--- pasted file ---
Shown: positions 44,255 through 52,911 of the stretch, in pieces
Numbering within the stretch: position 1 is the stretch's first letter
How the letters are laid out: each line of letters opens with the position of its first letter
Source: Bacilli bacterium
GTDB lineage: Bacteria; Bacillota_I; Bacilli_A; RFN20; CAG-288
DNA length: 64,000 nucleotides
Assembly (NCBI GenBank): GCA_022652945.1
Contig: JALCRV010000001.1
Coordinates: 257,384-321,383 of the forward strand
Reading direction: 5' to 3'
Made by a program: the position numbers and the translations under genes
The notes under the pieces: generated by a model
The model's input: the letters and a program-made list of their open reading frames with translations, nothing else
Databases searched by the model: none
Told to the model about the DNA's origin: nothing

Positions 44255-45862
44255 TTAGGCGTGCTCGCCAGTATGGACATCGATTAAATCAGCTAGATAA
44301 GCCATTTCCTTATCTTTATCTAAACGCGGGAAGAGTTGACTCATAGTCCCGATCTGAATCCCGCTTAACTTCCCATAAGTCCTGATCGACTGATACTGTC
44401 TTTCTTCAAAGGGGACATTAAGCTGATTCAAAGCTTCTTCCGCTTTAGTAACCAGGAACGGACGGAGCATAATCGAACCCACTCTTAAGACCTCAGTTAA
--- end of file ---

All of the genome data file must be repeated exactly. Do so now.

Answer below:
Shown: positions 44,255 through 52,911 of the stretch, in pieces
Numbering within the stretch: position 1 is the stretch's first letter
How the letters are laid out: each line of letters opens with the position of its first letter
Source: Bacilli bacterium
GTDB lineage: Bacteria; Bacillota_I; Bacilli_A; RFN20; CAG-288
DNA length: 64,000 nucleotides
Assembly (NCBI GenBank): GCA_022652945.1
Contig: JALCRV010000001.1
Coordinates: 257,384-321,383 of the forward strand
Reading direction: 5' to 3'
Made by a program: the position numbers and the translations under genes
The notes under the pieces: generated by a model
The model's input: the letters and a program-made list of their open reading frames with translations, nothing else
Databases searched by the model: none
Told to the model about the DNA's origin: nothing

Positions 44255-45862
44255 TTAGGCGTGCTCGCCAGTATGGACATCGATTAAATCAGCTAGATAA
44301 GCCATTTCCTTATCTTTATCTAAACGCGGGAAGAGTTGACTCATAGTCCCGATCTGAATCCCGCTTAACTTCCCATAAGTCCTGATCGACTGATACTGTC
44401 TTTCTTCAAAGGGGACATTAAGCTGATTCAAAGCTTCTTCCGCTTTAGTAACCAGGAACGGACGGAGCATAATCGAACCCACTCTTAAGACCTCAGTTAA